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“The Fam” (“La Mif”), Swiss filmmaker Fred Baillif’s bruising, raw portrait of the residents and staff of a Geneva, Switzerland, teen girl care home, has won the Berlinale’s Generation 14plus Grand Prix. 

“Like a rushing, energetic, pulsing heartbeat, this film pushes its characters and viewers in brutal honesty through different stories and incidents. Carried by captivating and strong acting performances, it never loses its balance between power and vulnerability. The film pulls you in, never lets go and hits straight to the heart,” the jurors said in their praise of the pic.

“The Fam,” which features remarkable performances for non-pro actors, is produced by the director’s own outfit, Freshprod, and RTS, the Swiss French-language public television. It is sold by Latido Films.

A Special Mention in the category Feature Film Generation 14plus went to U.S. director Dash Shaw’s animated fantasy  “Cryptozoo,” which premiered at Sundance.

In the lower-age Generation Kplus section the Grand Prix winner was “Summer Blur” (Han Nan Xia Ri) by Chinese director Han Shuai about a 13-year-old named Guo dreams of breaking away from her loveless home after she is sent to live with her Aunt in Wuhan while her recently re-married mother builds a new home in Shanghai.

“This film convinces with its energetic, strong visual power and its outstanding combination of all levels of filmmaking,” the jurors said “Thereby it creates a summer fairy tale that dances on the edge of a nightmare. In every second, one could sense the heat, the thick air and the pressure that is on the main character,” they added.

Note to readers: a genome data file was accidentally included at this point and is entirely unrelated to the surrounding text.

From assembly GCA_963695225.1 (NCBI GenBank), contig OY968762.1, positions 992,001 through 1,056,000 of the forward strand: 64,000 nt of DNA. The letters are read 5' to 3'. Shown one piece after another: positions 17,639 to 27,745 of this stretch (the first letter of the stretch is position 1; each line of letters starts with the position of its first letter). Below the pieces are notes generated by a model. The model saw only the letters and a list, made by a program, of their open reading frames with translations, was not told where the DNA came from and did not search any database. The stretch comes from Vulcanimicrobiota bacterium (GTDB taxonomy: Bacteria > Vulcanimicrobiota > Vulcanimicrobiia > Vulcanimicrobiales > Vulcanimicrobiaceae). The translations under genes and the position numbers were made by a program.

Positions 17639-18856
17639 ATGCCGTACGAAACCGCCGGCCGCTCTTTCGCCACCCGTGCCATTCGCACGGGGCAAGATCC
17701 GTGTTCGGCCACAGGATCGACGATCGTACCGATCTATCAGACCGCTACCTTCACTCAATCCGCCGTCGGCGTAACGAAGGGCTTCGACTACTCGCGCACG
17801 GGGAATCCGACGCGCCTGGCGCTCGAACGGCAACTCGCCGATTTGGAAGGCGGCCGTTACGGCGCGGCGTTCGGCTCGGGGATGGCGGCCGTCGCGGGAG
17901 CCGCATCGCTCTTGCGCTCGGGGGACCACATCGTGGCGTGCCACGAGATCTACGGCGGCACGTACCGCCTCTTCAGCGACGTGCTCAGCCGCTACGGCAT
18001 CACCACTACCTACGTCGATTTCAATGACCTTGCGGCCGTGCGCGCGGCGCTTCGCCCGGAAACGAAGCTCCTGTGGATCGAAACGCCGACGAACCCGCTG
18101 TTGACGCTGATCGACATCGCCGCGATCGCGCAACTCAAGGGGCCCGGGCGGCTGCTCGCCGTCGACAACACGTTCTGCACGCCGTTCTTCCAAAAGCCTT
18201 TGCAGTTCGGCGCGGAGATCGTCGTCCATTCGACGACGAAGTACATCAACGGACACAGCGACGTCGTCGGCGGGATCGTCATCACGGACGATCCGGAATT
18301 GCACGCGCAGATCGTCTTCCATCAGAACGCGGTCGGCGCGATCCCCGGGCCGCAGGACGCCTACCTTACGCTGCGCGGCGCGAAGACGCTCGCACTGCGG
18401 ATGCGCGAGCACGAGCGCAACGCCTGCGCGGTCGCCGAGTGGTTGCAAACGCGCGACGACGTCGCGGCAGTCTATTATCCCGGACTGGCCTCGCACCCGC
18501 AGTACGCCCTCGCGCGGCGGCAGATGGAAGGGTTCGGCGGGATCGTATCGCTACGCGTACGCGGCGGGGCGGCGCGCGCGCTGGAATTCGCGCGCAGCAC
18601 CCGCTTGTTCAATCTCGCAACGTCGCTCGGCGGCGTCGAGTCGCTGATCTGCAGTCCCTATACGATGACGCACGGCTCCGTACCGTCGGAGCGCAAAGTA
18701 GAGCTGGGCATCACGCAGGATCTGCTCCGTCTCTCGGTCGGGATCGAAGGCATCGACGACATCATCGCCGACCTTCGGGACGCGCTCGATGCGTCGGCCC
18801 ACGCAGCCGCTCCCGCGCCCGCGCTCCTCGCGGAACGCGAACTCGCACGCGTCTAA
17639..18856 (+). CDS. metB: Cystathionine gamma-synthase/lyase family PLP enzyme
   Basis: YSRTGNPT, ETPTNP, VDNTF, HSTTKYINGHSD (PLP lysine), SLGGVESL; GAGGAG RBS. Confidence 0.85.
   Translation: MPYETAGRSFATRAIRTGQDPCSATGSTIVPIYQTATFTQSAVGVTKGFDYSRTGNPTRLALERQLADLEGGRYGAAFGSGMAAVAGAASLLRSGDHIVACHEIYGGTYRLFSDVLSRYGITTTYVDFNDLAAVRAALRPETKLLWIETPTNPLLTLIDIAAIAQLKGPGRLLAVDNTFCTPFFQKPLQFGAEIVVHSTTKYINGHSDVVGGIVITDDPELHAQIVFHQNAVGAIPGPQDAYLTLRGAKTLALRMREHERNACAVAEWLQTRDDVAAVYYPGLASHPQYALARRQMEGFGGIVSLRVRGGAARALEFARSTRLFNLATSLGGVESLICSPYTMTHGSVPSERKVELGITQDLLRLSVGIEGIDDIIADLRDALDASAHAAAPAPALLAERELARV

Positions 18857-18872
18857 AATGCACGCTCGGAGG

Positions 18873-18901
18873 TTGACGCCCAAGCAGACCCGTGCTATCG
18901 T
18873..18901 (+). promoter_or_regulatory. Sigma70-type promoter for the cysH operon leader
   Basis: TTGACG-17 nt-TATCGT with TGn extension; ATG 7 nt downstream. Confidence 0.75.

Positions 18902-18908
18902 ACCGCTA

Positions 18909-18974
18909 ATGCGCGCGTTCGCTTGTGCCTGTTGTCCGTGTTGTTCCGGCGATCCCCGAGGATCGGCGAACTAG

The Special Mention in Generation Kplus went to “A School in Cerro Hueso” (Una escuela en Cerro Hueso) by Argentinian director Betania Cappato. Pic is about a small rural school on the Paraná River, in south central South America, where six-year-old Ema, who has been diagnosed with autism, “slowly starts to open up to the world around her,” according to the fest’s synopsis.

The jury of the Berlinale section dedicated to films for children and young adults was made up by German actor Jella Haase (“Berlin Alexanderplatz”); Dutch director Mees Peijnenburg (“A Hole in My Heart”); and German director Melanie Waelde (“Naked Animals”). The two Generation Grand Prix Awards each come with a $7,500 cash prize.

The Crystal Bears awarded by the official Berlinale Generation Children’s Jury and the Youth Jury will be announced in a separate award ceremony during the Berlinale Summer Special in June. The independent Jury AG Kino Gilde 14plus which focuses on the Generation 14plus selection will also announce their award during the Summer Special.

John Hopewell contributed to this report